COVID vaccines have finally arrived after a year of anxiety and uncertainty, which means that businesses can begin to seriously think about the post-COVID employee landscape. Of course, the reality is that that landscape is already here, and it brought with it a host of challenging changes. Today’s conversation provides a quick rundown of staffing challenges and other employee related obstacles, as well as what brands can do to overcome them.
Why Many Employees Aren’t Returning
One of the biggest trends we’ve seen these last few weeks is employees’ seeming reluctance to return to pre-COVID careers. This is especially true for verticals whose turnover rates were high even before COVID, like hospitality and retail. Turning to our experts, we have discovered a few reasons for this reluctance to return.
First, from what we’ve been seeing and hearing, a lot of employees who were laid off at the start of the pandemic have spent the last year cultivating side gigs into sustainable (and profitable) sources of income. These side hustles are more personally rewarding for these folks than their old jobs, which is why they’re hesitating to come back even if a conventional position offers more income and benefits.
Second, a lot of employees across many industries have become accustomed to the COVID-era work/life balance, a phenomenon that one of our experts calls “time soup.” In other words, employees have gotten used to work and home life responsibilities mixing together; a lifestyle that is not so easily untangled. Thus, many employees are only seeking out companies whose positions allow that flexibility, a paradigm shift that many employers are struggling to contend with.
It’s also important to note that some employees are reluctant to go out into the world because they or members of their family are not vaccinated. Though numbers are lower in the US, we aren’t quite out of the woods according to the CDC (or globally for that matter).
How Brands Can Respond to Staffing Challenges
Many organizations are having a hard time pivoting to this new employee reality, especially in industries where working from home is difficult or flat-out impossible. However, the post-COVID employee landscape is not a loss for brands; it’s a new set of conditions. Adapting to change isn’t easy, but we have a few ideas for tackling this challenge and being able to hire the talent you need to deliver meaningful experiences.
The first and most immediate thing brands can do here is to survey their employees. Conventional wisdom says to survey everyone, but we believe that this problem is best addressed by surveying new hires who’ve been with your organization 90 days or less. Ask your newer employees not just the usual questions, like how things are going so far, but what drove them to your brand so recently. If they’ve joined you as COVID is subsiding, that means your brand must be doing something correctly to attract new employees, right?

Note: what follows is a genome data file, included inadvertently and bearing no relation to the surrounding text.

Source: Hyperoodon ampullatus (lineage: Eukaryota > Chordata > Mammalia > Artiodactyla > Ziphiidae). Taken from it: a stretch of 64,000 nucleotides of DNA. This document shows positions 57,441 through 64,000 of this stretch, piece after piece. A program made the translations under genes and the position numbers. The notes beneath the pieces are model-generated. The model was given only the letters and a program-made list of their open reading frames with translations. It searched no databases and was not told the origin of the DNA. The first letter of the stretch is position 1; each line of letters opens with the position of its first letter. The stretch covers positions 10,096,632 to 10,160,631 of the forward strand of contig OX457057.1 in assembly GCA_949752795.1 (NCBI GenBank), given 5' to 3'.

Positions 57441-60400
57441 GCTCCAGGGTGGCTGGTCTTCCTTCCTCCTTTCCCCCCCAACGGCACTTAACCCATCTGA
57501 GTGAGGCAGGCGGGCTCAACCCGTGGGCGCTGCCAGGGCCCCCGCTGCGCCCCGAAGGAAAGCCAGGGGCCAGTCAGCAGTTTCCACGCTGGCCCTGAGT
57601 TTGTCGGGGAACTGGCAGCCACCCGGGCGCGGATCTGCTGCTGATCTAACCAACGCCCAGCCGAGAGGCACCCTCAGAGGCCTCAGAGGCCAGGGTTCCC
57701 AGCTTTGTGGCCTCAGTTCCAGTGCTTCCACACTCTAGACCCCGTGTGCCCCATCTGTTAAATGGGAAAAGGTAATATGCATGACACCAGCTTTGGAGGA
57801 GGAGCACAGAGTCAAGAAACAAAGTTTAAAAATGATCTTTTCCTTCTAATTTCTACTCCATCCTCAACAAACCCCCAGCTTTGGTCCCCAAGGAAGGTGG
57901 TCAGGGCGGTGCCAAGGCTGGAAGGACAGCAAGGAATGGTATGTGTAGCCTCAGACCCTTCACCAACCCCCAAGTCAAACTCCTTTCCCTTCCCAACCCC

Once you have that intel handy, apply it to your hiring and messaging as soon as possible. Identifying your newer employees’ key drivers and values will give you a good idea of who else to look out for as you regrow your workforce. This tactic will also help you hone in on employees who will be great fits for your brand. Hiring the right people and delivering on the values that encouraged them to apply to your organization is a true win-win.
Another factor that brands should bear in mind about this new workplace reality is how much we’ve learned about remote work; specifically, that more jobs can be performed from afar than anyone thought before COVID. Your organization can take advantage here by hiring the best talent wherever they’re located. Sure, it’s nice when people can get together in person, but after the last year, it’s become clear that some teams can function effectively even when they’re entire time zones apart.
The Customer Element
If you’re reading this, it’s probably because the current staffing and labor issues we’re seeing are having an impact on your brand and, ultimately, its customer experience (CX). Fewer employees means that organizations are stretched thinner, which unfortunately increases the chance that customers will have longer wait times or other adverse interactions with your brand. We believe that time and additional research will yield other tools you can use to bridge this employment gap—until then, though, short-term methods like our survey suggestion are the best means of mitigating this issue.
The post-COVID employment landscape is challenging, and adjusting to it is no small task. But the brands that arm themselves with insights and feedback from newer employees will be better-positioned to not only adjust to this new world, but also to find the best talent for their organization and thus provide Experience Improvement (XI).
In the meantime, you can be sure we’ll continue to monitor these changes and provide brands like yours with the best employee experience (EX) advice out there. Follow the InMoment XI Blog to stay connected and to take this post-COVID journey with us!